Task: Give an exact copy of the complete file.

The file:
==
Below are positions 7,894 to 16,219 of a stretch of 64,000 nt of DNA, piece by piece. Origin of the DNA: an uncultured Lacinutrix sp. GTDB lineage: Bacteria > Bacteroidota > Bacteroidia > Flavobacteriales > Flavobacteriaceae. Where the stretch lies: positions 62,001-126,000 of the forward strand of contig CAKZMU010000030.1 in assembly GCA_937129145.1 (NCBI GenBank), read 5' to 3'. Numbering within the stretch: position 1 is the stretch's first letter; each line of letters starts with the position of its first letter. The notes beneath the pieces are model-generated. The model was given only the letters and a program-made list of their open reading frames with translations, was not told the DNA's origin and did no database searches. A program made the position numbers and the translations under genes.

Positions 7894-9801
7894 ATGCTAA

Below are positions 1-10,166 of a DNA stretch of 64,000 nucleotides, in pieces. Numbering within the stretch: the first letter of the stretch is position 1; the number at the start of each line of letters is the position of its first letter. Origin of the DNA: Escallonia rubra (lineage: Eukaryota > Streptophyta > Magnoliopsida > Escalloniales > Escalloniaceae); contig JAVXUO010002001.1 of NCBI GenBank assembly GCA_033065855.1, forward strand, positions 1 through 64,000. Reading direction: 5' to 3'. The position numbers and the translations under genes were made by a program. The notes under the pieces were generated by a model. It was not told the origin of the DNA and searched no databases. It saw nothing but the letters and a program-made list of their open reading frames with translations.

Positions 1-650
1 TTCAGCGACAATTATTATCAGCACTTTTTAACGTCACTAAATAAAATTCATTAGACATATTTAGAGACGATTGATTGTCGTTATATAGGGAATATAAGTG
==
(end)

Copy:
Below are positions 7,894 to 16,219 of a stretch of 64,000 nt of DNA, piece by piece. Origin of the DNA: an uncultured Lacinutrix sp. GTDB lineage: Bacteria > Bacteroidota > Bacteroidia > Flavobacteriales > Flavobacteriaceae. Where the stretch lies: positions 62,001-126,000 of the forward strand of contig CAKZMU010000030.1 in assembly GCA_937129145.1 (NCBI GenBank), read 5' to 3'. Numbering within the stretch: position 1 is the stretch's first letter; each line of letters starts with the position of its first letter. The notes beneath the pieces are model-generated. The model was given only the letters and a program-made list of their open reading frames with translations, was not told the DNA's origin and did no database searches. A program made the position numbers and the translations under genes.

Positions 7894-9801
7894 ATGCTAA

Below are positions 1-10,166 of a DNA stretch of 64,000 nucleotides, in pieces. Numbering within the stretch: the first letter of the stretch is position 1; the number at the start of each line of letters is the position of its first letter. Origin of the DNA: Escallonia rubra (lineage: Eukaryota > Streptophyta > Magnoliopsida > Escalloniales > Escalloniaceae); contig JAVXUO010002001.1 of NCBI GenBank assembly GCA_033065855.1, forward strand, positions 1 through 64,000. Reading direction: 5' to 3'. The position numbers and the translations under genes were made by a program. The notes under the pieces were generated by a model. It was not told the origin of the DNA and searched no databases. It saw nothing but the letters and a program-made list of their open reading frames with translations.

Positions 1-650
1 TTCAGCGACAATTATTATCAGCACTTTTTAACGTCACTAAATAAAATTCATTAGACATATTTAGAGACGATTGATTGTCGTTATATAGGGAATATAAGTG